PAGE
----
Why it matters: Thanks to new revenue generated by the oil and gas boom and grants from the state, the Carrollton Exempted Village Schools District has been able to build a new training center for students and is making plans to build a new K-12 building. School and local officials attribute the growth to the oil and gas boom, which has transformed Carroll County over the past couple of years.
For Carrollton Exempted Village Schools, 2015 is looking to be a year of big changes — all of them positive, school officials say.
On Friday, the district held an open house for its new POWER Training Center and broke ground for a compressed natural gas fueling station for its buses.
In the fall, it will introduce new science and technology classes for its students. And in July, Carrollton should hear from the Ohio School Facilities Commission on whether the district will receive state aid to build a new K-12 facility at no cost to Carroll County taxpayers.
“Great things are happening,” Superintendent David Quattrochi told invited guests before a tour of the POWER Training Center and outdoor learning center.
Both school and local officials attribute this good fortune to the oil and gas boom, which has transformed Carroll County during the past couple of years.
One of the speakers, Carroll County Commissioner Robert Wirkner, talked about “a tale of two counties.”
Before the boom, Carroll County was a community plagued with double-digit unemployment, few prospects for its young people, cuts in school funding and an inability to pay for needed repairs to county buildings.
Today, he said, the county is a place of hope and opportunity. “We truly are turning the point of moving forward for prosperity for all,” Wirkner said.
The new training center is located on Scio Road south of Carrollton on a 165-acre piece of property that had mostly been unused except for the district office, the football stadium and the Field of Dreams ball fields.
The 5,000-square-foot training center was made possible by a $4 million Straight A grant from the state of Ohio.
It includes a Young Entrepreneurs Classroom where students can learn mechatronics, a multidisciplinary field of engineering that includes a combination of such things as mechanical engineering, electrical engineering, telecommunications engineering, control engineering and computer engineering.
Area companies will be invited to use the space, according to Ed Robinson, the district’s director of programs. “If they can train their folks here, that’s what we want to do,” he said.
In addition, the training center includes a greenhouse and orchard where fruits and vegetables will be grown by students. “We hope to use the garden to supplement the school cafeteria,” said Barbara Burns, the school’s child nutrition services director. “It’s the ultimate buying local.”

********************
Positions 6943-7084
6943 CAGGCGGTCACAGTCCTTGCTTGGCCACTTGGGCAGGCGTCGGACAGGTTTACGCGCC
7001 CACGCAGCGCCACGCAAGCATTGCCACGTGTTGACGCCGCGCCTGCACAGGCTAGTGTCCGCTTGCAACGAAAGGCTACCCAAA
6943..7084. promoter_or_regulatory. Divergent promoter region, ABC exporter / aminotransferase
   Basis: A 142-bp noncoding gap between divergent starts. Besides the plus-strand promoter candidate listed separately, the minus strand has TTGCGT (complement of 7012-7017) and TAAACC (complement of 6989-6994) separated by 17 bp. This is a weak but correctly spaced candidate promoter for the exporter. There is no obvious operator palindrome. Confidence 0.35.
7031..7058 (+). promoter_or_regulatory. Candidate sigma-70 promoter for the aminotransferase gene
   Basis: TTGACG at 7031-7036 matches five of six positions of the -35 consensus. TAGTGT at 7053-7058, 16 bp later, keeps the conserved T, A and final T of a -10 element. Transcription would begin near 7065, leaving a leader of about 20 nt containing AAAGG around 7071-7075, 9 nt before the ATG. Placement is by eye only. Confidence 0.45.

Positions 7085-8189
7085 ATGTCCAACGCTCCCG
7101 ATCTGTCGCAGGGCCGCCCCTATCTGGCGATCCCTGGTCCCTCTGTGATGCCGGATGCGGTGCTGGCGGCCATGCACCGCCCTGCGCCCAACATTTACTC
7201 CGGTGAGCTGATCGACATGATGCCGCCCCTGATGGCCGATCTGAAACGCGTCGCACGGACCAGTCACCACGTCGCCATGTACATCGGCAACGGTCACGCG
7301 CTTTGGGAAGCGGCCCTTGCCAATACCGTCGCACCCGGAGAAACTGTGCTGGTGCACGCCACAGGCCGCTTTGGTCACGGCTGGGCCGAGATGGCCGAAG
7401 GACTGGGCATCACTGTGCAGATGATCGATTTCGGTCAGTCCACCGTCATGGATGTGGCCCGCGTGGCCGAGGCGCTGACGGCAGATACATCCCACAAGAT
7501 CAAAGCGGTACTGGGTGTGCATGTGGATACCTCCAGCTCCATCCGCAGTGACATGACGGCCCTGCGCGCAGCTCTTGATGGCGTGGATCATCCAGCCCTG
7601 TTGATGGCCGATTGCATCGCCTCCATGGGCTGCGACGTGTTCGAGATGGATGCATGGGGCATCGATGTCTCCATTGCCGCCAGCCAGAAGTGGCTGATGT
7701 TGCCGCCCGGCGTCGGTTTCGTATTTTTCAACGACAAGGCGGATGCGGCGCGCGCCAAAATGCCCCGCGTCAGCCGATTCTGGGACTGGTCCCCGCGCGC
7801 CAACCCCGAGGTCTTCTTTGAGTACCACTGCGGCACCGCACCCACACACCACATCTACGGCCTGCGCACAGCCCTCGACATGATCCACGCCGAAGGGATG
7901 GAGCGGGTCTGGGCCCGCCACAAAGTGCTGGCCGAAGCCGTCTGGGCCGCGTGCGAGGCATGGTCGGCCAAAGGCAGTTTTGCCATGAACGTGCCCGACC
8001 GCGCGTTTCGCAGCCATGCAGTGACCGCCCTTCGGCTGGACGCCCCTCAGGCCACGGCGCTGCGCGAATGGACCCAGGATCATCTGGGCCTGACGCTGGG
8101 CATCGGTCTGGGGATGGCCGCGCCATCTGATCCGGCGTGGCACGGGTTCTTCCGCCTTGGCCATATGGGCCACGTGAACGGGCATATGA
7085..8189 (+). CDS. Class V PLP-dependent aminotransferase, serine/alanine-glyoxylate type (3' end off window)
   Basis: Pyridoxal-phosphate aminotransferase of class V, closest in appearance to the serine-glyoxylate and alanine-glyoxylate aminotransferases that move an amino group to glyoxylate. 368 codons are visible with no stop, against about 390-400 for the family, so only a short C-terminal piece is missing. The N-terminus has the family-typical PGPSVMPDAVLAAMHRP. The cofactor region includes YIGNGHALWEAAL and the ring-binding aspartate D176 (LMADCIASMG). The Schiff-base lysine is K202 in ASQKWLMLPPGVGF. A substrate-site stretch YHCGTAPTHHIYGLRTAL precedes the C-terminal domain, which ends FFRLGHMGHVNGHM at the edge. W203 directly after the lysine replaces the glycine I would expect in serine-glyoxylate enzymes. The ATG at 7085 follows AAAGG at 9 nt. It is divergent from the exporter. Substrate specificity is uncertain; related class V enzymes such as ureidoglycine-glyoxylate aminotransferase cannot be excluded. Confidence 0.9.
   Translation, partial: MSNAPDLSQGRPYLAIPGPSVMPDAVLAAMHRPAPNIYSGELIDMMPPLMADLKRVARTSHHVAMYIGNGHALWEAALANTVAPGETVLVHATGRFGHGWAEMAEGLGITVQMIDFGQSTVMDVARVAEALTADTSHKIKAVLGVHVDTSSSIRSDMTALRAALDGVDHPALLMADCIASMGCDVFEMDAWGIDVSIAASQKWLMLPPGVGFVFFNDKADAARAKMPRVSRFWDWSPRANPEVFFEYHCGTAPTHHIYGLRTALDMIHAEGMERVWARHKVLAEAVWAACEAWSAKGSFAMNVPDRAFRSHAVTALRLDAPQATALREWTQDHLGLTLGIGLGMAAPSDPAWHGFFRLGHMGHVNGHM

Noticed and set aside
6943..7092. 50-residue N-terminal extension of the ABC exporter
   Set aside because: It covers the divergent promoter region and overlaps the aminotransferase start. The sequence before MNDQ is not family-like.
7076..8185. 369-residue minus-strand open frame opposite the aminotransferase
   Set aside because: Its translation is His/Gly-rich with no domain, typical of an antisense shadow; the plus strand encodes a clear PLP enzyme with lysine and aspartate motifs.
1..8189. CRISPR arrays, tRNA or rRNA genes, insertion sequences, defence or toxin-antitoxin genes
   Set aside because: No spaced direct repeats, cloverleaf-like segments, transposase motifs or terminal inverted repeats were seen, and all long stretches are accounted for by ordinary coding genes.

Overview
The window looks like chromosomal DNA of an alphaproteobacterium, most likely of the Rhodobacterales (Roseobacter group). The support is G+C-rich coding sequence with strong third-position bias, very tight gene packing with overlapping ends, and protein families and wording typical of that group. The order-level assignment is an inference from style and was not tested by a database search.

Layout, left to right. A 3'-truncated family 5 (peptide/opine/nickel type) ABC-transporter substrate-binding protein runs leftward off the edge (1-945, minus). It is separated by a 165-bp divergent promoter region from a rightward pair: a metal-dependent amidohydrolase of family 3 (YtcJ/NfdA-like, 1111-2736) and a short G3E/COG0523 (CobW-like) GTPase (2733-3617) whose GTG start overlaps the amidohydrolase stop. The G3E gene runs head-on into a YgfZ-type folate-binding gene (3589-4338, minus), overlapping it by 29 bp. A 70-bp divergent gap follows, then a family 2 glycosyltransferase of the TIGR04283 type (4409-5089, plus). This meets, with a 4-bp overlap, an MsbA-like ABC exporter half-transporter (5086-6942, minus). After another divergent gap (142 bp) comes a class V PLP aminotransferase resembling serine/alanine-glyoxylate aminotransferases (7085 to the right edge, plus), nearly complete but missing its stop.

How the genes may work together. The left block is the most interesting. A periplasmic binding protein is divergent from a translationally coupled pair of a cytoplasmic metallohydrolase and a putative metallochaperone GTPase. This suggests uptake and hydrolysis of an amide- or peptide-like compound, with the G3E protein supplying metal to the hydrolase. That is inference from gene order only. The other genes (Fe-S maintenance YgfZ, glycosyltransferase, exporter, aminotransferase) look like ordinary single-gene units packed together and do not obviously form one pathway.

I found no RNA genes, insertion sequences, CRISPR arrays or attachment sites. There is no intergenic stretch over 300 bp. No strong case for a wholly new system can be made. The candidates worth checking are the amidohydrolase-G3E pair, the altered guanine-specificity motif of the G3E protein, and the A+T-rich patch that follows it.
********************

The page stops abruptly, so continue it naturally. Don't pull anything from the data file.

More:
This program will save the district money in its cafeterias and increase participation in the school lunch program, she said.
The center also will be used for outdoor learning, according to Amy Miller, the district’s POWER coordinator. This year, 600 Carrollton students have visited the center so far on field trips — one-third of all students in the district. “The goal is to get all students out here at least once,” she said.
Recently, Carrollton fifth-graders planted trees on reclaimed strip mine land as part of a reforestation project, she said.
The compressed natural gas fueling station — also paid for with the Straight A grant — will fuel 10 school buses, Robinson said. No buses have been purchased yet.
Work will begin on Monday for the fueling station.
Andrea Feinstein, executive vice president of America Natural, which is working with Carrollton to develop the facility, said it will be a boon to the community, allowing the district to operate its buses with “environmentally clean, locally sourced” fuel.
Carrollton received a second Straight A grant — $633,000 — to purchase 800 technology devices, either computers or software, Quattrochi said.
The district also has worked to expand its STEM (science, technology, engineering and mathematics) class offerings.
Last year, the district had one class with 23 eighth graders, Robinson said. This year, it had 966 students from kindergarten through eighth grade. The goal is to get 1,200 students taking such classes.
It will start offering classes such as bio-medicine, for students hoping to become physicians or nurses, and introduction to engineering, he said.
District officials are looking forward to construction of a new K-12 building, which will be located on the same tract of land as the learning center.
A big chunk of the money to build it will come from an enterprise zone agreement signed in 2014 with Carroll County Energy, a company that is building a 700-megawatt plant north of Carrollton. The company was attracted here because of the county’s abundant natural gas supplies. The plant will burn natural gas to generate enough electricity to power 700,000 homes.
In return for tax abatements, the school district will receive $1.3 million annually for 30 years from Carroll County Energy.
Robinson said the new school will replace buildings that are between 85 and 102 years old. The newest section of the current high school was built in 1952. “We’re way overdue for a new facility,” he said, adding that the district’s students and teachers deserve one.
Quattrochi said he is confident Carrollton will get funding from the state to build the school without asking area taxpayers for help. “It’s going to take time, but it’s also going to happen,” the superintendent said.
“This is the kind of deal that will serve our whole community,” Robinson said. “Schools have to be in the forefront of growth.”
From Times Recorder.com | May 8, 2015